Why, “You’re Too Nice” Is The Best Compliment That Sounds Like An Insult There Is

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On October 5th, 1971 the Rock and Roll star Rick Nelson was invited to play at Madison Square Garden.  He opened his set playing his well known classics.  The audience cheered, applauded and sang along.  However, halfway through the set he switched to a newer sound, including a countrified version of a Rolling Stones hit.  The crowd turned vicious, booing and jeering him until he left the stage.

He wrote a song about the incident called “Garden Party.”  The low key, melodic chorus teaches us the lesson he learned from the fiasco:  “You can’t please everyone so you gotta please yourself.”

As a Christian pastor I definitely relate but I also disagree.  Anybody who works with people quickly realizes that you can’t really please anybody.  As I have been in ministry I have learned that on an instinctual level most people want control.   They know insulting others is the best way to gain control.  This is true even of myself.  We don’t even realize we are doing it.  We just sense that we are not in control and we begin to criticize others as a way of gaining it back.

So as a pastor I have learned that criticism is unavoidable.  In fact the measure of my faithfulness is not if people are booing and jeering me off the stage but rather what they are booing and jeering me for.  If I can’t avoid criticism, I would rather be criticized for the things that matter.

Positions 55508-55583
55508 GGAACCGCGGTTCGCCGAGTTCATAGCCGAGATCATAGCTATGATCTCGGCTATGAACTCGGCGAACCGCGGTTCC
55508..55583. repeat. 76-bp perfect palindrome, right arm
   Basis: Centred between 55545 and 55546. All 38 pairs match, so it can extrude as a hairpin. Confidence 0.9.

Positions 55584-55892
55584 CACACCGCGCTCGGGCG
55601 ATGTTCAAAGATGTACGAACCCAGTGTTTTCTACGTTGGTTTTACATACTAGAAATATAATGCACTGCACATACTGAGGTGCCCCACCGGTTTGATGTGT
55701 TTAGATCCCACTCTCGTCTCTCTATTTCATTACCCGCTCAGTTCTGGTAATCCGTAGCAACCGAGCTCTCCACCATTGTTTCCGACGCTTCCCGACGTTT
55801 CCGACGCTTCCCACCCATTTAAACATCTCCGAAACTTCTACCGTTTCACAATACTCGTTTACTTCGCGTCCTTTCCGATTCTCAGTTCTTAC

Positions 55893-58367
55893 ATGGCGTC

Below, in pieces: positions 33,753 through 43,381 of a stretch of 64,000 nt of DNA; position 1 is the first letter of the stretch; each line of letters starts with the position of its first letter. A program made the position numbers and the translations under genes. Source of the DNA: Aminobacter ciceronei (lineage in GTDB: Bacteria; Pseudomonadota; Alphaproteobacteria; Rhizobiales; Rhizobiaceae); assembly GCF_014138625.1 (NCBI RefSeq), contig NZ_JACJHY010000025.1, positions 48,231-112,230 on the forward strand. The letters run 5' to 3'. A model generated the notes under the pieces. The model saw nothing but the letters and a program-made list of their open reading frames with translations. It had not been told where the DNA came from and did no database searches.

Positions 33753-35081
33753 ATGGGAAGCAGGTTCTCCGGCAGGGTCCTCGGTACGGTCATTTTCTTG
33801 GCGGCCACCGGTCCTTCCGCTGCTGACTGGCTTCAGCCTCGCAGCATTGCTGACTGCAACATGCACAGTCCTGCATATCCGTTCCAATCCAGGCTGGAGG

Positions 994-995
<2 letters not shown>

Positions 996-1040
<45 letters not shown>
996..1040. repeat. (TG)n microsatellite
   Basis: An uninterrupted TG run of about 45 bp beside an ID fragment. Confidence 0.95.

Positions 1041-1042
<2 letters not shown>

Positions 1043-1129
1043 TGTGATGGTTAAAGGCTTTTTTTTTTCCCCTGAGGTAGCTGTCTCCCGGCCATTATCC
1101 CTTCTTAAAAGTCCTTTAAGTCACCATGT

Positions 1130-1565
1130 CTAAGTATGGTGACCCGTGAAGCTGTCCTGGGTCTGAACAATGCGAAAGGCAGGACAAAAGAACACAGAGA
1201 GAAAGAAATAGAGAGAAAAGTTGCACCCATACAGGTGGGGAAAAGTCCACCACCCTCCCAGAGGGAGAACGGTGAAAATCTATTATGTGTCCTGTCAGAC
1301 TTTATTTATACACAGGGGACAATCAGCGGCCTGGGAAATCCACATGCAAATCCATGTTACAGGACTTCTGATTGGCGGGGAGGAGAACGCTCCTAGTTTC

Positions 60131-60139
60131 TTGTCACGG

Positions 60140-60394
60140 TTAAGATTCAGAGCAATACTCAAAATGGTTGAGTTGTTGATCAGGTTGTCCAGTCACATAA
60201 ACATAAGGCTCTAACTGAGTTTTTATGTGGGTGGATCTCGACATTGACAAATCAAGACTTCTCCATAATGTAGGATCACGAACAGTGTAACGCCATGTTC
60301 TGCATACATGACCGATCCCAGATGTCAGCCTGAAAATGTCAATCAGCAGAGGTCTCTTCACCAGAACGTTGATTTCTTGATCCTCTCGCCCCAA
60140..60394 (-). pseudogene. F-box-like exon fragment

On that note I have been accused several times of being too “nice.”  The people offering that criticism have good intentions.  They truly believe that if I were just a tad bit more confrontational, a tad bit meaner, a tad bit more firm than the church would grow, the kingdom would come and everybody would get saved and sanctified.

Sometimes this criticism has appeared amidst personal conflicts.  Someone is mad at someone else and they want me on their team.  So they argue I am being too nice to “them” and if I would just grow some pastoral cahones I would be mean and confront that person with their “sin” and all heaven would break loose.  At times I have quietly reminded that person that the minute I start being mean and judgmental I am probably going to start first with myself and second with them.

At other times I have broken down and actually decided to be mean and judgmental and not surprisingly the people who criticized me for being too nice were the first to cry foul when I was “too mean.”

Then there are the more academic critics who have said the reason I am too nice is because I am too afraid.  If I would just be less afraid I would be more confrontational.  They read that in some psycho therapy book and assume it applies to me.

I am not going to say that there isn’t some truth there.  To deny I am afraid would be to deny my very humanity.  There is a type of person that does scare me and I do avoid them in order to protect myself from severe harm.  I am still not entirely sure I should but in this fallen world it is the only option.